Palpatine’s Imperial army is the most direct correlation to military might that ties to the western world; his officers and soldiers are recruited, often through the cunning use of propaganda. All the stormtroopers and technicians and pilots that you see during the Original Trilogy are on deck because they chose to be. That doesn’t mean that everyone completely understood what they were signing up for; Luke Skywalker initially wanted to go to the Imperial Academy, after all. But the Empire was good at making the choice seem righteous, maybe a bit romantic to the kiddies. Set during the Empire-era, Rebels is good about showing the audience what kind of pull the Empire exerted on populations who knew little about what their ruler and his followers were really up to.

Claudia Gray deals with this dissonance as well in Lost Stars, where her protagonists Ciena and Thane grow disillusioned with the Empire once they begin to realize how many lies are being told to the public and the Imperial officers by their superiors. The now-defunct Legends canon indicated a similar path for young Han Solo, who apparently dropped out of the Academy after he came across Wookiee slaves toiling away at the Empire’s behest. His rescue of one of those slaves—a younger Chewbacca—led to a life debt that kept the Wookiee at his side from then on. The general wisdom indicates that some recruits learned to regret their decision to join up, typical of any army. But most of them stayed, never wise to the obfuscation around the Empire’s reign.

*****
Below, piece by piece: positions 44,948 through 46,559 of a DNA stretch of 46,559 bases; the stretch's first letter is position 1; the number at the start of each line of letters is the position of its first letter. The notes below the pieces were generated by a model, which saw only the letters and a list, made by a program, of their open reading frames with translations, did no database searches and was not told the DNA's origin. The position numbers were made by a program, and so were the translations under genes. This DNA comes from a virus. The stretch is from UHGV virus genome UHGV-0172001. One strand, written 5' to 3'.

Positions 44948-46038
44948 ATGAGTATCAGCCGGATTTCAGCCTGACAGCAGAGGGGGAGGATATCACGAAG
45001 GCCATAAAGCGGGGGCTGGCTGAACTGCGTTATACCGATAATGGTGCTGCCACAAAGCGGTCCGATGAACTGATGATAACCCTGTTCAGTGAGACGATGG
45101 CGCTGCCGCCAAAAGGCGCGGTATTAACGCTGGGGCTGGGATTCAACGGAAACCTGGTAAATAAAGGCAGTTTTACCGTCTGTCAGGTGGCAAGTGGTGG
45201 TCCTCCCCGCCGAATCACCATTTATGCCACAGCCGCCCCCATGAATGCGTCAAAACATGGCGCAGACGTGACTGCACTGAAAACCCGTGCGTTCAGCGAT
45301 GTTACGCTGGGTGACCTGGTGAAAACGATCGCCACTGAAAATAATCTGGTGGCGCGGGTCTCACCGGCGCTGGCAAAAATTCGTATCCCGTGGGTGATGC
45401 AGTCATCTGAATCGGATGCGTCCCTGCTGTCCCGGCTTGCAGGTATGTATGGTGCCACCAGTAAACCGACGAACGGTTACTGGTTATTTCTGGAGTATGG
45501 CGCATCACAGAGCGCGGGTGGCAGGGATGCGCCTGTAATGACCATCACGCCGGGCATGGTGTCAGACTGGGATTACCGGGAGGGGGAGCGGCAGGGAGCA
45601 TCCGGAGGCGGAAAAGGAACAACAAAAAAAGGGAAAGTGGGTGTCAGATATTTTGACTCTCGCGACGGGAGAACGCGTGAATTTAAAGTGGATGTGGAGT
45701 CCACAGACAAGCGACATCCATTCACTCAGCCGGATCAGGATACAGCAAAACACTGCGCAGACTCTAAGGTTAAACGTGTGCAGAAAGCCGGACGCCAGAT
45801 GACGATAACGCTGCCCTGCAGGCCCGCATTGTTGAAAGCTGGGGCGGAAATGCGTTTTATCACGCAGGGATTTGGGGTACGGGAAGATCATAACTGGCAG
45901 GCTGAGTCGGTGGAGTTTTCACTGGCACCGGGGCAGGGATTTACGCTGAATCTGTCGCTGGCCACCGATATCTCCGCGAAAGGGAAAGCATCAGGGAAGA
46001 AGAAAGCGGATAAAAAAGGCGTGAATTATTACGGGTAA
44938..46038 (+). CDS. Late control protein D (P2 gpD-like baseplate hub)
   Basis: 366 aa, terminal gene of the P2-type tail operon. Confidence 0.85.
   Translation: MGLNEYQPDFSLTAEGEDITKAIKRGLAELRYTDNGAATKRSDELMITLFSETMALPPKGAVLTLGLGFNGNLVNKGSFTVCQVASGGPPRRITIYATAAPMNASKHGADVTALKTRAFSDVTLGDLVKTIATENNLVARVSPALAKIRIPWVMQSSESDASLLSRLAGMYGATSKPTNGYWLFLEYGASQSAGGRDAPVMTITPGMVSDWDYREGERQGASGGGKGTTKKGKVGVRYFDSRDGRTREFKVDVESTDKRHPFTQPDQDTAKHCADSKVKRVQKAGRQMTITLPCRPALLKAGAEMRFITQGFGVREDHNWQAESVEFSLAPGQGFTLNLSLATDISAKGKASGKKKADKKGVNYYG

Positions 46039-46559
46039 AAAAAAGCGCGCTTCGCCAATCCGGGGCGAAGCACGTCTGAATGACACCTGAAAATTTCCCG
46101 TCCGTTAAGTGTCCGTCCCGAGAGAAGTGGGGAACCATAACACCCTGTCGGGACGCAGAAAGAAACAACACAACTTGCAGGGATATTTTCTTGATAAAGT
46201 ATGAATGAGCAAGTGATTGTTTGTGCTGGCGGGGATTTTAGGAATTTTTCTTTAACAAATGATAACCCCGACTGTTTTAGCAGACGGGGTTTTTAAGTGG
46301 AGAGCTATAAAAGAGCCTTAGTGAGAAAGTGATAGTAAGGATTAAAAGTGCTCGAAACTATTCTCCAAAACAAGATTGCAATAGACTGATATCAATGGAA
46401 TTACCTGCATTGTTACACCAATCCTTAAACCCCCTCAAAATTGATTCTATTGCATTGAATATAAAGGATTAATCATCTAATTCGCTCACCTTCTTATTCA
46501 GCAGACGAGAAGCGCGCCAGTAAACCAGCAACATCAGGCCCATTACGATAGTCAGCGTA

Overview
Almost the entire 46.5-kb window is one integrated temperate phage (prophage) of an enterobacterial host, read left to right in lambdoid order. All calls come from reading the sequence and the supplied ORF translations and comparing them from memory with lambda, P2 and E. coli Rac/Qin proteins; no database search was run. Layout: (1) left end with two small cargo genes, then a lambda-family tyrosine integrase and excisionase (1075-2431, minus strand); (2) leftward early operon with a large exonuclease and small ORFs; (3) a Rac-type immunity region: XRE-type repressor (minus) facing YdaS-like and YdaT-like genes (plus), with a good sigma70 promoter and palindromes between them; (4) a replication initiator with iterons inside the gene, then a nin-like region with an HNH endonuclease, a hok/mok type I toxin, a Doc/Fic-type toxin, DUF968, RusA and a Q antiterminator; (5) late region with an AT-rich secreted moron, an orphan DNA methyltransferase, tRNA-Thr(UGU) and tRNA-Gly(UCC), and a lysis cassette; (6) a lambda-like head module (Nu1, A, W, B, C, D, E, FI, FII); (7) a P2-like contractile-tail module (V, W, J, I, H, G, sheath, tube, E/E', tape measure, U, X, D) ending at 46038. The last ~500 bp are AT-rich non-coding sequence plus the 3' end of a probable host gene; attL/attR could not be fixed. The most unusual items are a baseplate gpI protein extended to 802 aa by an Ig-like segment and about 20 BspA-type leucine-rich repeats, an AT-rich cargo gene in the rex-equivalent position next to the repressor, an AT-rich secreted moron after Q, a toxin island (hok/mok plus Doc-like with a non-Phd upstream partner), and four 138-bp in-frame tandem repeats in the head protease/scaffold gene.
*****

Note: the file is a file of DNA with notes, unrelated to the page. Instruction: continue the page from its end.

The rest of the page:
And yet that is nothing, it seems, compared to the First Order.

When Poe Dameron is rescued by a stormtrooper from his First Order cell, he asks for the man’s name and gets a jumble of numbers and letters: FN-2187. He inquires about it, and finds out that it is “the only name they ever gave me.” So Poe suggests that name Finn, which his new friend gladly takes to.

Finn and Poe, The Force Awakens

This is the army of the First Order: infants conscripted without choice, removed from their families before they can retain memories of them. They are mentally conditioned to the Order’s specifications, perfect soldiers with perfect loyalty. The ones who don’t respond well enough to the conditioning are essentially reprogrammed—one of the reasons why Finn is so keen to escape is because he failed to follow orders on the planet Jakku, and knows that he’s about to be reconditioned. The First Order keeps careful tabs on signs of nonconformity. When Phasma has Finn report for inspection, General Hux is able to ask her whether or not this trooper had ever experienced signs of rejection to their conditioning, and she’s able to answer in the negative.